Feeling Black, Reproducing Whiteness: A Sensory Analysis of Rachel Dolezal’s Identity Claim
Sophia Seawell is a feminist with a passion for writing and journalism. She received her bachelor’s in Gender and Sexuality Studies from Brown University and her master’s in Gender and Ethnicity from Utrecht University. She currently works as Communications Associate at Mama Cash, the world's first international feminist fund.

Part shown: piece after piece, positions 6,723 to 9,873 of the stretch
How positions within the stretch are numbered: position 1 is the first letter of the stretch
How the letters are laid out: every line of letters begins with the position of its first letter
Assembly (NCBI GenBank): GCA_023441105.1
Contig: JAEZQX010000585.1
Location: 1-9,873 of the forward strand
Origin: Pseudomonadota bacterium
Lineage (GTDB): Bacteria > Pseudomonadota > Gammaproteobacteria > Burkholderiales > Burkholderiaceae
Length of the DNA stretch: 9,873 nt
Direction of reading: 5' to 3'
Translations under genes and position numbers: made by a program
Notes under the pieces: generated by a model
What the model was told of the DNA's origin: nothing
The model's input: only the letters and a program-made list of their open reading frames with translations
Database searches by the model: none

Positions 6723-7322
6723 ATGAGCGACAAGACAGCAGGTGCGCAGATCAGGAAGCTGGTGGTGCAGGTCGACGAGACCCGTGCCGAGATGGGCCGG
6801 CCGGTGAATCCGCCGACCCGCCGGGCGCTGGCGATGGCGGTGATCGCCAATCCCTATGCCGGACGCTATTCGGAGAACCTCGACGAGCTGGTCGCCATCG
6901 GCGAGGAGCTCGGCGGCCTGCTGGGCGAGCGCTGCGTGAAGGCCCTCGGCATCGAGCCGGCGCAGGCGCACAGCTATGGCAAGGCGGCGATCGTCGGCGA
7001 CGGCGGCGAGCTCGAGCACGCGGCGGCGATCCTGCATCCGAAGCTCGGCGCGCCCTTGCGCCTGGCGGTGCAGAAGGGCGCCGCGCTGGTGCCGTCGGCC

When Spokane, Washington anti-racist activist Rachel Dolezal was ‘outed’ as white in June 2015, her identification as Black became the subject of national and international debate, centering on questions of identity categories, appropriation, and allyship. Much of the critical interrogation of her claim came from Black communities, who took to digital, print and social media to problematize her narrative. However, much of this debate – from both sides – inadvertently or explicitly fell back onto essentialist definitions of race, attempting to establish why Dolezal could not legitimately claim a Black identity. This articleb endeavors to break from this line of argumentation, and instead approach the case through the lens of revealing whiteness. Rather than working to prove that Dolezal is not ‘authentically’ Black, I propose looking at how racist ideology is at work in the discourses she mobilizes to validate her claim. By drawing on feminist and critical race scholars such as Sara Ahmed, bell hooks, and Linda Martín Alcoff, I undertake an analysis of Dolezal’s narrative of identification specifically through the lens of the senses in relation to her emphasis on ‘feeling’ Black. In conclusion, this article illustrates the way in which whiteness – and thus white supremacy – is reproduced in her desire to become the Other, and how this rejection of one’s whiteness insidiously poses a threat to effective solidarity.